But whether it is a billing-based cap, or a speed-based cap, the net intent is to moderate demand.
A few years ago, it was assumed that any ISP that had previously offered unlimited data would find it impossible to “put the genie back in the bottle” and impose a cap. More recent experience has shown that if consumers are involved in a conversation about the benefits of caps (less network congestion, higher speeds at peak times) and the facts that caps are likely to affect only a very small minority of subscribers, the consumer reaction can prove entirely manageable.
Most users whose behavior causes them to hit the ceiling have been consuming data at that rate because it was unmetered. Once the meter is on, their usage patterns generally change. This helps reduce network congestion, but means that data caps are not likely to be material revenue generators for ISPs.
Further, ISPs can offer ways of softening the impact of a cap, which may not necessarily mean that consumers have to curtail their data use. For example, consumers can use various short-range data transfer technologies, rather than using the Internet to send videos, photos and other files between devices. (See 2012 Prediction “Web Bypass: delivering connectivity without the Internet”). Over time, as ISPs install more sophisticated technologies, including Deep Packet Inspection (DPI), there is also the potential for more flexible data caps. For example, caps may be more restrictive during peak-usage periods; but more generous otherwise. Or caps could vary by application, with steeper caps for latency-sensitive traffic like video or gaming; lower-priority, “best efforts” traffic for e-mail could be unlimited.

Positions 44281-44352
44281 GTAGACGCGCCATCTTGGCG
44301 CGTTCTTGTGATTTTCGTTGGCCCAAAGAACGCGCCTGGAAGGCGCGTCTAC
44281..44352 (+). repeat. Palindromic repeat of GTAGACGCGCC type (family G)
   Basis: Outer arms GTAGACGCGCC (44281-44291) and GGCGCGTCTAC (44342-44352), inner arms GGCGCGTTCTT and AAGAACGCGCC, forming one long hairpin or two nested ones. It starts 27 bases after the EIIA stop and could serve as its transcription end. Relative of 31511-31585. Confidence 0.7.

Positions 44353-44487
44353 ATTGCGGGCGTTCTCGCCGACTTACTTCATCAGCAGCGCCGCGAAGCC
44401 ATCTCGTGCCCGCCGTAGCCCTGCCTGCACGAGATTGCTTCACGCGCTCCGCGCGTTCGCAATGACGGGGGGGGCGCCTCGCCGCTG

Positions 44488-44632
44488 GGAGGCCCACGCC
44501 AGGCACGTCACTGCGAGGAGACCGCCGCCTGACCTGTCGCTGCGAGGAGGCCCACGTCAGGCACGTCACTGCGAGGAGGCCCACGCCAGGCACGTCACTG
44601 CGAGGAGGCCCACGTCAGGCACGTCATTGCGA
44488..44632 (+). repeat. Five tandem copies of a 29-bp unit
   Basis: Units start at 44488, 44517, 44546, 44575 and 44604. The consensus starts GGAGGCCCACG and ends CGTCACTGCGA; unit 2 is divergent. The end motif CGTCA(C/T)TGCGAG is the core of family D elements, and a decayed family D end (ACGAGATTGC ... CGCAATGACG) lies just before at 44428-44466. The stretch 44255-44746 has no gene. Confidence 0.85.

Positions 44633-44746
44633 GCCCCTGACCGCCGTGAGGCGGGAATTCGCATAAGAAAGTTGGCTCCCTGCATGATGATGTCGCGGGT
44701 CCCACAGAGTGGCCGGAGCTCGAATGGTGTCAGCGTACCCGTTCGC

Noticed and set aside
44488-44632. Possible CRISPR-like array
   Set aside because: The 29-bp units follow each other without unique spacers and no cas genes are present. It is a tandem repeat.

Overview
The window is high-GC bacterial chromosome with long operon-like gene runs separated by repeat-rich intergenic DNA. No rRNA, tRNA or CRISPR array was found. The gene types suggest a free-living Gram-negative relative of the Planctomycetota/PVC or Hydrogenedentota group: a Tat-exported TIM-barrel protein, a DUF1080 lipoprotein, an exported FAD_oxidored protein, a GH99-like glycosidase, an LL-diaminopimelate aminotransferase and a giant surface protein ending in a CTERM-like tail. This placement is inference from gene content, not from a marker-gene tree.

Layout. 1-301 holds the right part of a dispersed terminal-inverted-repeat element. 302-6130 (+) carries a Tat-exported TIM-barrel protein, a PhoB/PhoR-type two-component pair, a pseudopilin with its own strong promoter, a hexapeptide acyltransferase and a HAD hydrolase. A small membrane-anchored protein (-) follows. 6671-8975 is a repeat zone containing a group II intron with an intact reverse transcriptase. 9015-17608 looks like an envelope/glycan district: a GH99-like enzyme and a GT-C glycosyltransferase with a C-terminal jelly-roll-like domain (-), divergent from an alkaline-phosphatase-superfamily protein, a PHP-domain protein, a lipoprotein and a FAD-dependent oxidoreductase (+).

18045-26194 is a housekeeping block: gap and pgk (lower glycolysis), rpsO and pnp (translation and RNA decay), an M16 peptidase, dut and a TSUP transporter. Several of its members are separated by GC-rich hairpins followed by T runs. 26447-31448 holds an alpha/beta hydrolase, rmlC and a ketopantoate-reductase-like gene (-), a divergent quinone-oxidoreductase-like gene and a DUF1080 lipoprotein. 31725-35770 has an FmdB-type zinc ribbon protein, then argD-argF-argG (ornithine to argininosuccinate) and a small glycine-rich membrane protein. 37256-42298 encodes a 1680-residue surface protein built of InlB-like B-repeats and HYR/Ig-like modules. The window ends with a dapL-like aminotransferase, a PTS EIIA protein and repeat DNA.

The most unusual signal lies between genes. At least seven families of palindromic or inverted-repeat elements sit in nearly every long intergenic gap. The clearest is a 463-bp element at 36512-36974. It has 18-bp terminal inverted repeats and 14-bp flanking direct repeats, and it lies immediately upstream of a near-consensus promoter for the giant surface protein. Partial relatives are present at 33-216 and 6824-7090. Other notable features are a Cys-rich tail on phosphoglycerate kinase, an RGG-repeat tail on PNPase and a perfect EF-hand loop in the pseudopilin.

Finally, the trend towards more capped wireline data plans is likely to be reversed over the long term. As caps are used to manage network congestion, the rollout of much higher capacity wireline technology like the various fibre optic technology solutions may mean that either caps are removed, or are set so high as to be practically unlimited for virtually all users.
Deloitte Canada, as referenced in videos, podcasts, or online materials related to TMT Predictions 2012, refers to Deloitte & Touche LLP, the Canadian member firm of Deloitte Touche Tohmatsu Limited.
228World Broadband Statistics: Short report, Q4 2010, Point Topic, March 2011: http://broadband.cti.gr/el/download/broadbandshortreport2010.pdf
229OECD Broadband Portal, Chart 5j, December 2011: http://www.oecd.org/document/54/0,3746,en_2649_34225_38690102_1_1_1_1,00.html
230Cisco Visual Networking Index: Usage Study, Cisco Systems Website, 25 October 2010: http://www.cisco.com/en/US/solutions/collateral/ns341/ns525/ns537/ns705/Cisco_VNI_Usage_WP.html
231Global Internet Phenomena Report, Sandvine, Spring 2011: http://www.wired.com/images_blogs/epicenter/2011/05/ SandvineGlobalInternetSpringReport2011.pdf
232How Bad Do We Really Have it? Bandwidth Caps Around the World , Maximum PC, 16 June 2011: http://www.maximumpc.com/features/how_bad_do_we_really_have_it_bandwidth_caps_around_world
233Do Data Caps Make Good Business Sense for ISPs?, DSLReports.com, 4 November 2011: http://www.dslreports.com/shownews/Do-Data-Caps-Make-Good-Business-Sense-for-ISPs-116896
234Frequently Asked Questions about Excessive Use, Comcast Customer Central Webpage: http://customer.comcast.com/Pages/FAQViewer. aspx?Guid=ce29dfac-73d9-4cb4-b433-70abe3b295e6#excessive1
235BigPond Broadband Internet Plans: http://go.bigpond.com/broadband/?cid=ZBP_access_4_highspeedbb_280710